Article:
Sexual assault policy reform efforts bolstered

The Working Group for Sexual Assault Policy (WGSAP), formed in 2008, is concerned the University is not taking up what it considers serious revisions to the disciplinary process for sexual assault cases.

By Christina Pillsbury

A group determined to reform the University’s sexual assault policy met Tuesday night to plan a more hard-line approach with the administration, days after retaining a lawyer. That approach may include a campus-wide referendum.

The Working Group for Sexual Assault Policy (WGSAP), formed in 2008, is concerned the University is not taking up what it considers serious revisions to the disciplinary process for sexual assault cases.

“We’re not waiting for the administration to do the right thing anymore. We are going to put more direct pressure on them,” WGSAP member and second-year SSA student Ursula Wagner said.

At their Tuesday meeting, WGSAP decided to go directly to the students with a referendum on the Student Government ballot in the spring. “The University is hugely receptive to students. They don’t move forward a lot until they hear [from the students],” WGSAP member and fourth-year Megan Carlson said.

Currently, when a student claims he or she is sexually assaulted by another student, faculty from the accused’s department determine whether a crime has taken place, and if so, an appropriate punishment. WGSAP considers faculty bias a potential conflict of interest and the decentralized process inefficient.

WGSAP members met with administrators late last quarter, but were told that several of their recomendations would not be implemented. They sought legal aid for interpretations of federal laws administrators claimed precluded certain reform, and to craft a new approach in dealing with the administration. This approach will materialize in future meetings with administrators, members said.

Many of these issues were raised when an alumna claimed she was assaulted by a graduate student in 2007. According to her complaint, the alumna was repeatedly told her case would be heard by the University. But it took three months for the hearing to convene, during which time the alumna claimed she was advised by University officials not to seek legal council.

When the disciplinary committee found no evidence of assault, the alumna brought her case to court; the Department of Education investigated the claim in 2008, but it was ultimately dismissed because the Department lacked jurisdiction.

“The way this has been handled by the [redacted] University has been cruel and damaging to her,” said Bonnie Kanter, an advisor in the College and a sexual assault dean on call, in an August 2007 e-mail directed to members of the hearing committee. Kanter was the student’s advocate during the hearing, and continued, “All she wants to do is move on and try to put this horrible situation behind her, but the fact that this hearing has been rescheduled over and over again will not allow her to heal.

WGSAP formed after the alumna said her experience was traumatic enough to discourage others from reporting cases of sexual assault to University officials.

“The case catalyzed this initiative and…we’ve heard from other people who felt like the University was unresponsive,” Wagner said.

Last spring, WGSAP petitioned for centralization—for a single body to handle every accusation of sexual assault. It also asked that anyone on a disciplinary committee receive sensitivity training and that the accused and the accuser receive equal access to testimonies and appeals.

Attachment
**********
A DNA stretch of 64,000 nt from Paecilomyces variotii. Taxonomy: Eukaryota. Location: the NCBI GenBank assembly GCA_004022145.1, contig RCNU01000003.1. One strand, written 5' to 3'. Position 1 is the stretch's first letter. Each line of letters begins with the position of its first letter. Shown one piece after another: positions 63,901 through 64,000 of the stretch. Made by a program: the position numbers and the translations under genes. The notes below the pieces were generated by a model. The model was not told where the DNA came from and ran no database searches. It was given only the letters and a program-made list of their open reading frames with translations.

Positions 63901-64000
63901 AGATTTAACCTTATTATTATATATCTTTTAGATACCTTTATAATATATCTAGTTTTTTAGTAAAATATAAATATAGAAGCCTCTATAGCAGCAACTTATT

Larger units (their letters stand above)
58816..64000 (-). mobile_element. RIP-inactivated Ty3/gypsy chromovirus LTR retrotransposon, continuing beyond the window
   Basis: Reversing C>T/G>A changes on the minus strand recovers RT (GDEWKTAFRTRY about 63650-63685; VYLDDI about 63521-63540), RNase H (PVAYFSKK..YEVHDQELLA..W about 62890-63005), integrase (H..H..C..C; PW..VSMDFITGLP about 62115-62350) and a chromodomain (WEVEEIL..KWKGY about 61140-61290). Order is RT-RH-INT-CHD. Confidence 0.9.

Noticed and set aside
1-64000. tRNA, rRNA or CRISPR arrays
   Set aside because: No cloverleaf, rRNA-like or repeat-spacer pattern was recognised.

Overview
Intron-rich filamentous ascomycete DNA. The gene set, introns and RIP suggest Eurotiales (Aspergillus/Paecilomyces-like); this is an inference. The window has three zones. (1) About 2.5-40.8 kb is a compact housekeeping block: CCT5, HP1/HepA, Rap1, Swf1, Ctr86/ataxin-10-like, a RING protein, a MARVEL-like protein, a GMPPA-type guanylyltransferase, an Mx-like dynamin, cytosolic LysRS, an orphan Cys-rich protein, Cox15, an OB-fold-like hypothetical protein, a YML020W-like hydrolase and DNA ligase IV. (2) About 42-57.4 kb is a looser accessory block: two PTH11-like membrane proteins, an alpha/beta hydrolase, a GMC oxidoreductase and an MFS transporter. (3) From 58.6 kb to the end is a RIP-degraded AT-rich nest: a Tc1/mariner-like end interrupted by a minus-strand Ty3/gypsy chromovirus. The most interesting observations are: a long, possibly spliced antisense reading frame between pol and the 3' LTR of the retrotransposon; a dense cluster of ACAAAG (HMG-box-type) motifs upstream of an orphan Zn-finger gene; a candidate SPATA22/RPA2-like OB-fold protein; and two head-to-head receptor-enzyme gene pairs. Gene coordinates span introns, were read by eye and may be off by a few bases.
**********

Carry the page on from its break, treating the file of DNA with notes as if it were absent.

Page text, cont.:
The University took steps to address these concerns, and formed a committee in October to address how disciplinary panels are prepared. It is currently drafting a curriculum for sensitivity training, said Wagner, who sits on the committee.

But the administration said it will likely not adopt WGSAP’s other proposals. When they met with WGSAP last quarter, administrators said Provost Thomas Rosenbaum had not approved its requests for centralization and for the accused’s testimony to be fully disclosed to the accuser.

Rosenbaum’s decision is based on a 2005 committee on disciplinary procedures which justified a decentralized process. “It was the committee’s assessment that the processes should stay decentralized because of the differing academic cultures in each unit, the different and changing demographic profiles of each unit, as well as the importance of the continued role of faculty in all disciplinary matters,” Vice-President of Campus and Student Life Kim Goff-Crews said in an e-mail.

WGSAP members argued that differing academic cultures should not play a role in the disciplining of sexual assault cases.

“The way that [the administration] talks about the issue is that sexual assault varies by department and that sexual assault has an academic component,” said WGSAP member and first-year SSA student Kevin Cherry. “It’s mind boggling that anyone would think of sexual assault outside of the scope that this person was violated.”

Booth professor Harry Davis, who was at the meeting and has served on committees investigating disciplinary reform, said the one case cited by WGSAP members does not necessarily indicate a larger problem. “We move quickly,” he said. “It’s an empirical question and [I wonder] whether it’s an exception to the rule.”

Davis “applauded” the hard work WGSAP members had done on the issue, and added that administrators were not ignoring their claims. “It should be reassuring to students that there has been a lot of thought given to this.”